Caring for fruit in a Conservatory

Here are a few suggestions of fruit you can grow in a sun room or conservatory and how to look after them. These potted fruits could be strawberries, grapes, figs, citrus, etc.

Most fruit-producing plants are trees or shrubs that need a deep and nutritious root run, so choose containers that are at least (30 cm) in diameter and a little more in depth. As plants grow, move them into larger pots or small tubs. You can also root prune them each year to maintain a right size. The exception would be strawberries which can grow in a smaller pot or even a hanging basket.

In general use a soil-based compost placed over a generous layer of drainage material such as pebbles or gravel. Water and feed regularly, especially while plants are bearing flowers and fruit, when a high-potash fertilizer is recommended.

Strawberries: Leave strawberries in pots on a sunny windowsill and will fruit almost continuously from early summer until mid-autumn depending on variety. Large-fruited strawberries will also do well. To stimulate early strawberries, pot up plants in autumn (13 to 15 cm) pots and leave in a well-lit room. The plants should develop edible crops from late spring onwards, after which they can be discarded or planted out in the garden to grow on.

Strawberry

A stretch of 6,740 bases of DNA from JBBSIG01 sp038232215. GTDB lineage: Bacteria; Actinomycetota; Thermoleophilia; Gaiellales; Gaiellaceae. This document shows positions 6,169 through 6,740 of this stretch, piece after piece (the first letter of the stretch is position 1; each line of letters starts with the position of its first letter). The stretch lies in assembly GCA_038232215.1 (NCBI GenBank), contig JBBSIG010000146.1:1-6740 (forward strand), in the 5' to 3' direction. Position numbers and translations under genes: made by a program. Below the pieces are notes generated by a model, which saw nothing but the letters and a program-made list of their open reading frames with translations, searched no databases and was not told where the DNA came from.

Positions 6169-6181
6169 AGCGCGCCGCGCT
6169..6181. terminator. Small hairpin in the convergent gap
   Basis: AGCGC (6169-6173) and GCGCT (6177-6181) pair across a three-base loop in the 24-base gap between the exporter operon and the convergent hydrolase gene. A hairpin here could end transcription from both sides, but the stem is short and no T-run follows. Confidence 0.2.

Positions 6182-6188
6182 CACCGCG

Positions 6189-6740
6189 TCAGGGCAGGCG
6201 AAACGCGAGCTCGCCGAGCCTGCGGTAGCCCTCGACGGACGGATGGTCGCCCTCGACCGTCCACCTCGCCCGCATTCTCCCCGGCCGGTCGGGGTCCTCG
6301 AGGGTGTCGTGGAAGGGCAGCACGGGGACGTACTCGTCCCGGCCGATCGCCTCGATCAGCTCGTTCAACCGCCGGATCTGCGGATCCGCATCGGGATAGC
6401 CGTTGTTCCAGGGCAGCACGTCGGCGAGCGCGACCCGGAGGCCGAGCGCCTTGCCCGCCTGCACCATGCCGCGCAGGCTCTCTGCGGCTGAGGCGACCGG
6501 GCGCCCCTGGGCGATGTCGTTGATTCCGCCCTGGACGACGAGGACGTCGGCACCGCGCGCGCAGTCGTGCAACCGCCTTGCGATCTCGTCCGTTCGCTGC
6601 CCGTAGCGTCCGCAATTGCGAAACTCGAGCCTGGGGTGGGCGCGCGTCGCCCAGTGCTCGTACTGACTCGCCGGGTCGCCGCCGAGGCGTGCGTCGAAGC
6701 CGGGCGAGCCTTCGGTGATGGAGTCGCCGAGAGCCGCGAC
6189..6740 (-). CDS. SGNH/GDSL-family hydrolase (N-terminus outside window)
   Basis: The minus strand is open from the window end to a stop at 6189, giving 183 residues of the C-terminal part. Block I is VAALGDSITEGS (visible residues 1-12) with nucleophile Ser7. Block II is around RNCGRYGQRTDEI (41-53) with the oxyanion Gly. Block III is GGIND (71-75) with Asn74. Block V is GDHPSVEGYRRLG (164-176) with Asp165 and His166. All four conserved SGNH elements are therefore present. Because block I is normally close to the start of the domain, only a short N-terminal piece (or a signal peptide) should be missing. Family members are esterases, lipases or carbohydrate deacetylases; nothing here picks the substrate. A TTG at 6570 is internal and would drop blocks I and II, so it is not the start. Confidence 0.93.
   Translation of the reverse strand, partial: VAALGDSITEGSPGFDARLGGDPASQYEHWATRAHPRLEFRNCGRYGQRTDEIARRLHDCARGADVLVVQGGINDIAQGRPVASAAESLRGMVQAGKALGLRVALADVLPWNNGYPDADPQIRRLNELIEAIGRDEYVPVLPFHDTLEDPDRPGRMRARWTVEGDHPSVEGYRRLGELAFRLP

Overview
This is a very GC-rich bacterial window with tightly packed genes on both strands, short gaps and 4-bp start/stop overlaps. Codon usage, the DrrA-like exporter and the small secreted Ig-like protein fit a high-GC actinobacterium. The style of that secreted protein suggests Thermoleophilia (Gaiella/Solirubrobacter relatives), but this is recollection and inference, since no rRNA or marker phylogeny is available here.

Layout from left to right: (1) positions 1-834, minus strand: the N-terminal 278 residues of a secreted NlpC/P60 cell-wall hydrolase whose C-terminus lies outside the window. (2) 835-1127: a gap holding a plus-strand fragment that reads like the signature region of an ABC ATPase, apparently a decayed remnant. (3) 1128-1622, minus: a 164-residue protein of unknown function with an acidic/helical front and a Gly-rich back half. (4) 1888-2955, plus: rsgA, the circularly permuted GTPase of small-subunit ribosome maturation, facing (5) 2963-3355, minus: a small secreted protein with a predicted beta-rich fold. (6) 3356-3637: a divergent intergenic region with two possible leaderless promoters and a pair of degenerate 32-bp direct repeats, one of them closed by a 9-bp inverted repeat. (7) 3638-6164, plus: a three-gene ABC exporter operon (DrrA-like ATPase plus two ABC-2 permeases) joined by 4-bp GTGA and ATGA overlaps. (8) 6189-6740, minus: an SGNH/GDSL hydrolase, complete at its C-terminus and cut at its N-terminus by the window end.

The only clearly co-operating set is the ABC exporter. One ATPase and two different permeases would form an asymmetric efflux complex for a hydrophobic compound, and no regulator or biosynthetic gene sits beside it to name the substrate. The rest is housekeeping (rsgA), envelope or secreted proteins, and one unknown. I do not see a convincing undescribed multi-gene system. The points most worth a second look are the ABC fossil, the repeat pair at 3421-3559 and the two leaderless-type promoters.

Grapes: A vine provides shade and looks ornamental trained up walls and across the roof of a conservatory. Ventilate freely to prevent mildew spoiling the fruit. Each winter, shorten the side-shoots back to two buds.

Grapes

Figs: All varieties fruit more heavily if their roots are confined to a large pot. It may still be necessary to prune in summer and winter to control growth. Set in a well-lit spot away from direct sun, and feed the plant sparingly two or three times in the growing season

dreamstime_s_26498062

Citrus: Citrus grow very well in pots. They are evergreen, love as much sun as possible and like to be kept well-watered. Feed them regularly and be on the lookout for insects during the growing season and treat accordingly.

Citrus

Pop into me anytime for further advice on this or any aspect of your garden. See you soon at Powerscourt Garden Pavilion!

Monica, Horticulturalist



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